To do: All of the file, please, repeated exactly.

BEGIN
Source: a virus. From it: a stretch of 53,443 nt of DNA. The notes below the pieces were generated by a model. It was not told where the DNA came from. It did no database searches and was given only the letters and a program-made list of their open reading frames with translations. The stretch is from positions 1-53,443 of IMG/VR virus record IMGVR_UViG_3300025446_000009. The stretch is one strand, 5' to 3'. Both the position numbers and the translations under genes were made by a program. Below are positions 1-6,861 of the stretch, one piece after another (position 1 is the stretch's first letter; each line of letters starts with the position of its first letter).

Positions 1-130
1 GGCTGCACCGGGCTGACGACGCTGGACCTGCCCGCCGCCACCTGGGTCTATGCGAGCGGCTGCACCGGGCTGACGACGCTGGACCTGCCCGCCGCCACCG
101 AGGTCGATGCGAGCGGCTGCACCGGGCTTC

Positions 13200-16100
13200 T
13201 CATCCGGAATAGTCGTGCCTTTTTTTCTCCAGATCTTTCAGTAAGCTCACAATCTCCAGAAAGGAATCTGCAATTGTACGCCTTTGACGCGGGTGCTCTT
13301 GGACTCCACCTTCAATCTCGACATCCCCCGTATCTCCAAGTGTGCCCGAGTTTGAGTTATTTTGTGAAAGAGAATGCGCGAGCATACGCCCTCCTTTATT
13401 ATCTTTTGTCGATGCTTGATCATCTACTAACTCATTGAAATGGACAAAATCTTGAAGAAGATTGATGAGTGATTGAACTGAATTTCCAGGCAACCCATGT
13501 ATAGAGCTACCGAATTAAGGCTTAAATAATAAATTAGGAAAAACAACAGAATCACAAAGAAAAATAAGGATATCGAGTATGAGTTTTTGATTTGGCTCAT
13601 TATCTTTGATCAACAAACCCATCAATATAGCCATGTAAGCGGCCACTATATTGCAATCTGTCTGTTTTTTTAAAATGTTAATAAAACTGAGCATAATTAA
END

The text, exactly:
Source: a virus. From it: a stretch of 53,443 nt of DNA. The notes below the pieces were generated by a model. It was not told where the DNA came from. It did no database searches and was given only the letters and a program-made list of their open reading frames with translations. The stretch is from positions 1-53,443 of IMG/VR virus record IMGVR_UViG_3300025446_000009. The stretch is one strand, 5' to 3'. Both the position numbers and the translations under genes were made by a program. Below are positions 1-6,861 of the stretch, one piece after another (position 1 is the stretch's first letter; each line of letters starts with the position of its first letter).

Positions 1-130
1 GGCTGCACCGGGCTGACGACGCTGGACCTGCCCGCCGCCACCTGGGTCTATGCGAGCGGCTGCACCGGGCTGACGACGCTGGACCTGCCCGCCGCCACCG
101 AGGTCGATGCGAGCGGCTGCACCGGGCTTC

Positions 13200-16100
13200 T
13201 CATCCGGAATAGTCGTGCCTTTTTTTCTCCAGATCTTTCAGTAAGCTCACAATCTCCAGAAAGGAATCTGCAATTGTACGCCTTTGACGCGGGTGCTCTT
13301 GGACTCCACCTTCAATCTCGACATCCCCCGTATCTCCAAGTGTGCCCGAGTTTGAGTTATTTTGTGAAAGAGAATGCGCGAGCATACGCCCTCCTTTATT
13401 ATCTTTTGTCGATGCTTGATCATCTACTAACTCATTGAAATGGACAAAATCTTGAAGAAGATTGATGAGTGATTGAACTGAATTTCCAGGCAACCCATGT
13501 ATAGAGCTACCGAATTAAGGCTTAAATAATAAATTAGGAAAAACAACAGAATCACAAAGAAAAATAAGGATATCGAGTATGAGTTTTTGATTTGGCTCAT
13601 TATCTTTGATCAACAAACCCATCAATATAGCCATGTAAGCGGCCACTATATTGCAATCTGTCTGTTTTTTTAAAATGTTAATAAAACTGAGCATAATTAA